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Initiative in Chemical Biology and Therapeutics
The Department of Biotechnology (DBT) of the Government of India will fund a new initiative for chemical biology and molecular therapeutics in Bangalore at the Institute for Stem Cell Biology and Regenerative Medicine (inStem) in collaboration with the National Centre for Biological Sciences (NCBS), Tata Institute of Fundamental Research. Support from multiple sources including the DBT will provide approximately INR 940M (GBP 10.5M) to establish the initiative.

Researchers in the initiative will combine methods from genetics, chemistry, cell biology, biochemistry and imaging to understand the alterations in cellular systems that underlie human diseases, and identify ways to correct them using drugs. The initiative is expected to develop powerful new scientific approaches for the treatment of diseases like cancer, integrating expertise from the basic and clinical sciences in India. It will create a multidisciplinary environment for training young researchers and physicians in the translation of fundamental research to clinical application. The new initiative is the result of a collaboration that links Professors S. Ramaswamy, K. VijayRaghavan, Satyajit Mayor and colleagues at inStem and NCBS in Bangalore, with Professor Ashok Venkitaraman at the University of Cambridge in the UK. The initiative began in September 2011 when Cambridge University’s Vice-Chancellor Professor Sir Leszek Borysiewicz signed a memorandum of understanding with the inStem and NCBS. The inStem governing council is chaired by Dr. M.K. Bhan, the Secretary, Department of Biotechnology, Government of India.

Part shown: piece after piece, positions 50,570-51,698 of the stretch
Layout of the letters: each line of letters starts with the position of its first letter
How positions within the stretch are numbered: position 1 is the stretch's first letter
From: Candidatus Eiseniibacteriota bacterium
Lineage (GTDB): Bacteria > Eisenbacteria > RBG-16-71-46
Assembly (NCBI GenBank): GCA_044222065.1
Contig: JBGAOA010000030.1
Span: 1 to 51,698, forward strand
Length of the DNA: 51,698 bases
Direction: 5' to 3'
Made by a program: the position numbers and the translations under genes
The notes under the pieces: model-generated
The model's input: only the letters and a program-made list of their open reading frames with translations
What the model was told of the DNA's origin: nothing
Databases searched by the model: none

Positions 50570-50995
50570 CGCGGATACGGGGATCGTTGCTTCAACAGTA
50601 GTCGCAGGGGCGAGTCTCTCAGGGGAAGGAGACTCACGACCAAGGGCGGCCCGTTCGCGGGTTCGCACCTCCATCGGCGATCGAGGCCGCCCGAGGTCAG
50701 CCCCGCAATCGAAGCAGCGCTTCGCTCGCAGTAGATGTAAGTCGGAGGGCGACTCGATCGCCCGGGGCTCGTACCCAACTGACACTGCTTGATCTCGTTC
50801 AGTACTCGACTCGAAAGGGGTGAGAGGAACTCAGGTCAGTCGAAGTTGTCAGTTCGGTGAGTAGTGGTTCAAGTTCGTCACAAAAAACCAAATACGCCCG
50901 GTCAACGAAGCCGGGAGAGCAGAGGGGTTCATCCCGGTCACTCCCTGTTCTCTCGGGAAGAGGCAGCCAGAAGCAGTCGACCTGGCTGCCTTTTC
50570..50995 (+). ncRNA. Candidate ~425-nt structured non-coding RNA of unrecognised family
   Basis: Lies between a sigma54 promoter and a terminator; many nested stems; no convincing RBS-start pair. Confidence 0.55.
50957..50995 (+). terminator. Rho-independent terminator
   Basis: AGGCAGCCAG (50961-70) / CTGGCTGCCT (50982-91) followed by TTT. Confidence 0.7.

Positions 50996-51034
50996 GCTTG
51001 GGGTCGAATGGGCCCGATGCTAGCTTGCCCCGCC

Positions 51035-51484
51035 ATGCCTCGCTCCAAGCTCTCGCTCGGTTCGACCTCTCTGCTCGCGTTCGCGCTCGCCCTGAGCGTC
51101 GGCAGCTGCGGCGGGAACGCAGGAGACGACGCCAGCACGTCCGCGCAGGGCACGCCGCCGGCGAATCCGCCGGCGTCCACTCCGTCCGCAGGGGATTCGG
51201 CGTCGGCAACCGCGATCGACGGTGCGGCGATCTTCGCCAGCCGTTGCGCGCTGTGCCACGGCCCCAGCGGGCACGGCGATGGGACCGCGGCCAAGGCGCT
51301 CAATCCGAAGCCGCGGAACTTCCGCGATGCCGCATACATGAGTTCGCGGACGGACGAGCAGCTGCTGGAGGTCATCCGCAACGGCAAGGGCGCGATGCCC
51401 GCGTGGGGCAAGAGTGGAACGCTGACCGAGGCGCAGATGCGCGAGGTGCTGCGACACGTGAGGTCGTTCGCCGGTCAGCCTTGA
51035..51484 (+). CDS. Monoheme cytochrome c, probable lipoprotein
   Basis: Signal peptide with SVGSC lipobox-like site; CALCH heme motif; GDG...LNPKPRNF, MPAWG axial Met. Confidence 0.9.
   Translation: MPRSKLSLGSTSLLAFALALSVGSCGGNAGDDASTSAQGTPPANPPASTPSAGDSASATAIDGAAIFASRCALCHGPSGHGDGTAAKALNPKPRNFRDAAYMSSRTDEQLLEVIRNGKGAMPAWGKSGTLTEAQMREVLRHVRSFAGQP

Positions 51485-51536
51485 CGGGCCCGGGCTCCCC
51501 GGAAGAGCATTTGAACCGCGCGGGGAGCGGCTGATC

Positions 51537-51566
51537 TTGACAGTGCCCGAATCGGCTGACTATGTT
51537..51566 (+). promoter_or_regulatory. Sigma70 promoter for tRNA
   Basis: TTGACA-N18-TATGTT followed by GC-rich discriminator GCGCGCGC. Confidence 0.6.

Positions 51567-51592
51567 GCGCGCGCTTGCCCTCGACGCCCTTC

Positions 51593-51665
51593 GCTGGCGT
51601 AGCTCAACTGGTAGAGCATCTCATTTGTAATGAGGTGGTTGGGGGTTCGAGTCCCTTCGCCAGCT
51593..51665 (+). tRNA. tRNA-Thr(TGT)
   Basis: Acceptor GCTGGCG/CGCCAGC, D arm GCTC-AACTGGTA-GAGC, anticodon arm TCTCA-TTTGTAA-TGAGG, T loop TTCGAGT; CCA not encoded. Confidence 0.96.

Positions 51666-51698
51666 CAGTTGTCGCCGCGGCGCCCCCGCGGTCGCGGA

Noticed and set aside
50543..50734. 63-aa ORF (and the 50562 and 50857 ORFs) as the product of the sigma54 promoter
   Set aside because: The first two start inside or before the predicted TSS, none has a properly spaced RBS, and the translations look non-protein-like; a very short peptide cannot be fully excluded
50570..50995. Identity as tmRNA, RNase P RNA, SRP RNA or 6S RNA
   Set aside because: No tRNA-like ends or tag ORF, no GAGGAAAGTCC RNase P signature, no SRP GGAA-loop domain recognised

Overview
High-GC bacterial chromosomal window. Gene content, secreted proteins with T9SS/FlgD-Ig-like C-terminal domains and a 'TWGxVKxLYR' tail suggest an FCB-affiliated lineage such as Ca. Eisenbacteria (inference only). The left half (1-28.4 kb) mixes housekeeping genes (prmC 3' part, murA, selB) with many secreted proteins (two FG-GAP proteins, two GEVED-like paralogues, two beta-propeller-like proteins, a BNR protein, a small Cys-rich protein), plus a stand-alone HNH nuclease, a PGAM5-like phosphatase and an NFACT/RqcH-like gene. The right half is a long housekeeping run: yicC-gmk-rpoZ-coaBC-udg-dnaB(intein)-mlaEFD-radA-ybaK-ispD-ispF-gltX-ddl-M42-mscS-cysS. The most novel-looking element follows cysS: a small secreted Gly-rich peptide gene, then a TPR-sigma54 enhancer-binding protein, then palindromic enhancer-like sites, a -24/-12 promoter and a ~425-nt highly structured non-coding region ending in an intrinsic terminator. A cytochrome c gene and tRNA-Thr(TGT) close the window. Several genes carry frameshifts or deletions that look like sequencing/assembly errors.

Professor Ashok Venkitaraman, who is the Ursula Zoellner Professor of Cancer Research, University of Cambridge and Director, Medical Research Council Cancer Cell Unit, says: “Having originally trained and practiced as a physician in India, I am delighted that the Department of Biotechnology, Government of India will be supporting this exciting new initiative. The excellence of my colleagues in Bangalore, and the terrific research environment they have created, inspires confidence that we can work together not only to improve our fundamental understanding of the cellular abnormalities that cause human diseases like cancer but also to translate this information for the benefit of patients.”

Professor K. VijayRaghavan, Acting Director of inStem and the Director of the National Centre for Biological Sciences (NCBS) of the Tata Institute of Fundamental Research (TIFR) says: “inStem is taking a new and adventurous path of collaborative, team-driven efforts to address the most challenging of biomedical problems. The NCBS-inStem campus provides an ideal intellectual environment for this collaboration with Cambridge to succeed. Ashok Venkitaraman is a world-leader in his area and we are delighted to work with him and Sir Leszek, also a leading biomedical researcher and former head of the UK Medical Research Council. inStem is committed to the success of this joint program, approved enthusiastically by its governing council and its Chair, Dr. M. K. Bhan, Secretary, Department of Biotechnology.”

Sir Leszek pointed out that “Cambridge and the Tata Institute, of which NCBS is a part, have a long history of connections. TIFR’s founder Homi Bhabha studied and worked in Cambridge as have many NCBS and inStem faculty. We view this very important collaboration as mutually beneficial and an example of how the best in basic research can address important biomedical questions.”


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